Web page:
The man walked back into his room, clutching her. The sheet slipped off her body and dragged on the floor. When the man went over the door frame, the sheet finally left her and gently fell to the ground. He put her down onto his bedding and closed the door as quietly as he could, and her mother snored loudly as she always did.

She had no memory after that. She might have just wanted this most evil time to pass as soon as possible. She vaguely remembered that the man laid her next to her mother after he had taken everything he wanted from her. He left early the next morning.

She wondered if she could still make it this time. She kept pretending to live a normal life for a month. Then she missed her period, and she had to call the man. She decided to be in the dark one last time until it was finished. It took her a month to make the man take her to the clinic, and when she was alone again, she told her family. They shunned the man, but they couldn’t stop her sister from living with him. Korean law provided little protection for divorced women.

She never saw him again. She finished her degree, and she stayed home for years. Her mother never asked her how she was. It was very difficult to get a teaching position in Seoul, but her family forbade her to get a job far from home. They worried that the man would track her down. Her mother never said anything about what had happened to her, never encouraged her to get married. She was damaged goods; she was unsellable. She hated her mother. When she turned twenty-eight, a neighbor lady arranged her marriage with my father. She told me she felt hurt every time she gave birth to a girl.

She knew that girls couldn’t protect themselves from the violence of men, and she must have wanted to protect every one of her daughters. But when I was born, it had become clear that she wouldn’t be able to. Too many girls. It might be this impossibility that overwhelmed her motherly feelings.


My mother wants me to let her go. I’ve held her for perhaps three seconds in front of that black gate.

“Let’s go,” she says. “I’m hot and tired.”

I feel like her eyes are angry. I give the black gate one more look and leave. When we get out of the alley, the afternoon seems brighter. We don’t know where we are. I ask her to stay at the start of the alley while I walk up one of the connecting paths. I find the rusty metal staircase, the shortcut we used to get down from the hill, just around the corner from the gate. I run back to my mother.

“Mom, the staircase we used is right there. It looks like you were going the right way from the start,” I say. “Wait a minute! If the staircase is just back there, then . . . I want to see the facade of the new building. Please wait here, I’ll be quick.”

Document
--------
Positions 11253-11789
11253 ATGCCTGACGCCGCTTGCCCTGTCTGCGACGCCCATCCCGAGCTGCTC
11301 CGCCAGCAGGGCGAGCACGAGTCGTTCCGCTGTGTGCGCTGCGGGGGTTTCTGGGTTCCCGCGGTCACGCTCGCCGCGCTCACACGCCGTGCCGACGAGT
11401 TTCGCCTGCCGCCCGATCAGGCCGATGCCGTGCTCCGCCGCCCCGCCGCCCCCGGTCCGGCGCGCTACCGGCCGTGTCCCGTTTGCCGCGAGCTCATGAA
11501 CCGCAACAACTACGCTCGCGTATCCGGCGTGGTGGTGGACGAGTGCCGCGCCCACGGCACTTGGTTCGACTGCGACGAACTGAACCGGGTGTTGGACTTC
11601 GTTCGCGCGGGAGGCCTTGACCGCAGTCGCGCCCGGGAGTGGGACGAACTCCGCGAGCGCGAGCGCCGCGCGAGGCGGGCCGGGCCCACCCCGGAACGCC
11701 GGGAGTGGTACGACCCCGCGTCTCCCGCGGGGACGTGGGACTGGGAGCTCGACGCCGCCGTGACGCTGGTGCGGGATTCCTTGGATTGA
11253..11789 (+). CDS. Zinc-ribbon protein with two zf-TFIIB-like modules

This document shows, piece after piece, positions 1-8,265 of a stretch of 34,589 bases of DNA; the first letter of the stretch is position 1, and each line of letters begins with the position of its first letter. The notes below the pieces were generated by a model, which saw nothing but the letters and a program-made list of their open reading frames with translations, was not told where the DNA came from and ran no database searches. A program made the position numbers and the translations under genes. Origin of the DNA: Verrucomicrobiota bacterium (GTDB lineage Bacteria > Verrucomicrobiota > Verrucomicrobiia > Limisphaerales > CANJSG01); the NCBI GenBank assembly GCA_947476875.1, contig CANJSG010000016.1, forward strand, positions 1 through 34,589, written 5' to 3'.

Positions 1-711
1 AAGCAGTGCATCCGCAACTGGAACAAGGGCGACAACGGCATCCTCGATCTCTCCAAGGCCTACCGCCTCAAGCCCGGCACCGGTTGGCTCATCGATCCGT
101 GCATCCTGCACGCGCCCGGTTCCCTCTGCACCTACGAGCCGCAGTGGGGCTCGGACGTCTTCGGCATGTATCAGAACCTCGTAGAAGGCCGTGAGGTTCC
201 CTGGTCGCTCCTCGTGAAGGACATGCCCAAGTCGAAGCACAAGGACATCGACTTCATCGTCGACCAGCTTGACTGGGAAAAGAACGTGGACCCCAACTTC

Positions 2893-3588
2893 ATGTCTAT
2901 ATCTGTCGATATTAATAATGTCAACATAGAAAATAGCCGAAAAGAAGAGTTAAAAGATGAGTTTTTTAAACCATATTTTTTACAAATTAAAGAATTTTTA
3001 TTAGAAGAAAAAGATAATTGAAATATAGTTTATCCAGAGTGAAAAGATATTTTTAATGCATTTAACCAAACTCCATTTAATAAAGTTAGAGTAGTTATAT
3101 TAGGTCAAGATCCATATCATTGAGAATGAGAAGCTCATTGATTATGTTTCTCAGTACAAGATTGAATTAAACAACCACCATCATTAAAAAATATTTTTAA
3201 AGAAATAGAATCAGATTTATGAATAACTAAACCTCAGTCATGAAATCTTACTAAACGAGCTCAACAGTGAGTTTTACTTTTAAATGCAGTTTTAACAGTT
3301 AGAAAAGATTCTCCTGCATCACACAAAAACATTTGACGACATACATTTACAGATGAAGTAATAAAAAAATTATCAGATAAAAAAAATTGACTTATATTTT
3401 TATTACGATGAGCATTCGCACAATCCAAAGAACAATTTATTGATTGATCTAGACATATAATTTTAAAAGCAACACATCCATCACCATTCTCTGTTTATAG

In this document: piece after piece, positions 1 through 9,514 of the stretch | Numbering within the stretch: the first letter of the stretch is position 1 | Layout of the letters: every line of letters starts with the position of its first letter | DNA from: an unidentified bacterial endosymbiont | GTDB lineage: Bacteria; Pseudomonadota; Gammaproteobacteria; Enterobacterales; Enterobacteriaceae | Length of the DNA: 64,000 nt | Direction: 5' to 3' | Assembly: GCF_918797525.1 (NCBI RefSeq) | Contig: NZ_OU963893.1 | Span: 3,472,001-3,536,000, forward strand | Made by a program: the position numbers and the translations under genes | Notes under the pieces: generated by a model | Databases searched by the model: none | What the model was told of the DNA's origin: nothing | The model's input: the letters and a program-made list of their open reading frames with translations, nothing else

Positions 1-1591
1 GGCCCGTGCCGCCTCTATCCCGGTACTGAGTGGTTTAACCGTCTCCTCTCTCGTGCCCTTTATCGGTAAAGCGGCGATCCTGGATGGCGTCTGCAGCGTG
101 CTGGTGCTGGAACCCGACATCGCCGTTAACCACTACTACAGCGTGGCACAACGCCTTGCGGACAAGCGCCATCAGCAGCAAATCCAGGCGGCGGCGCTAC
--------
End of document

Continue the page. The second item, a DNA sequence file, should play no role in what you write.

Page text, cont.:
Climbing the staircase to go back up the hill, I keep my eyes on the new building. At the summit, when I go around to its front, I find the red brick building with its tiny flowerbed. The odd wall that points out like an arrowhead is the protrusion my mother noticed as the shape of her old kitchen. She was absolutely correct about the location of the house from the beginning. She just didn’t know how much it had changed.

I go back to the staircase and find my mother at the top. She says I made her wait too long. I think I made a mistake again. As we head down the hill, I tell her what I found.

“Is that right?” she says.

I tell her we should rest at one of the coffee shops at the end of the street, and she agrees. We pass by the old houses again, and I ask if she knew where the gate was when we got closer to it.

“Suddenly, you walked really fast when we reached that alley,” I say. “Did I?” she says.

At the coffee shop, I choose a quiet table away from most people. A college girl in pink occupies the table next to us, but she is surfing the web on her Mac.

“Mom, could you wait here?” I ask after bringing her an iced coffee and shaved ice. “I think I need to take a few more pictures. Is that OK?”


“It’s really hot today, and you walked a lot. I’m sorry.”

“That’s all right.”

I run up the hill and down the stairs again. I shoot a video as I walk from the alley to the black gate. African violets and red begonias are blooming at the beginning of the alley, but the gate seems completely forgotten in the shade of the adjacent building. I stare at it, trying not to look too closely at the lion head, and notice the metal bars on top of its frame, sharp and pointing straight up. No one must have ever tried to bend or break them all these years, but the black paint is worn, muted by stains of rainwater. Both the bars and the solemn lion head were meant to ward off intruders and bad spirits and to protect what was inside, but they never kept it safe. I go back up the hill and spend some time staring at the whole structure of the brick building. I take a picture of the house’s street number as if I might come back someday.

I worry that I have made my mother wait too long. She shared the most intimate stories of her life with me, but I have been acting like an investigator. The streets around the coffee shop are crammed with cars, and I want to sit inside with her until the traffic clears. I enter the coffee shop, but my mother is not at our table. She sits with the girl with the Mac, whose back faces me. She laughs with her. She is always overly friendly with strangers.

I walk to her and say, “Are you all right? Did you get some rest?” I don’t even look at the girl. The coffee cup and the shaved ice bowl are empty on our table. My mother hastily returns to her seat.

“Let’s go home,” I say, picking up the plastic cup and bowl.

I walk to the trash can before my mother even answers.

“Are you done?” she asks, getting up from her chair.

She checks her purse and quickly says something to the girl. I wait for her, and when she comes, I take her hand and go out the door. The street is still jammed.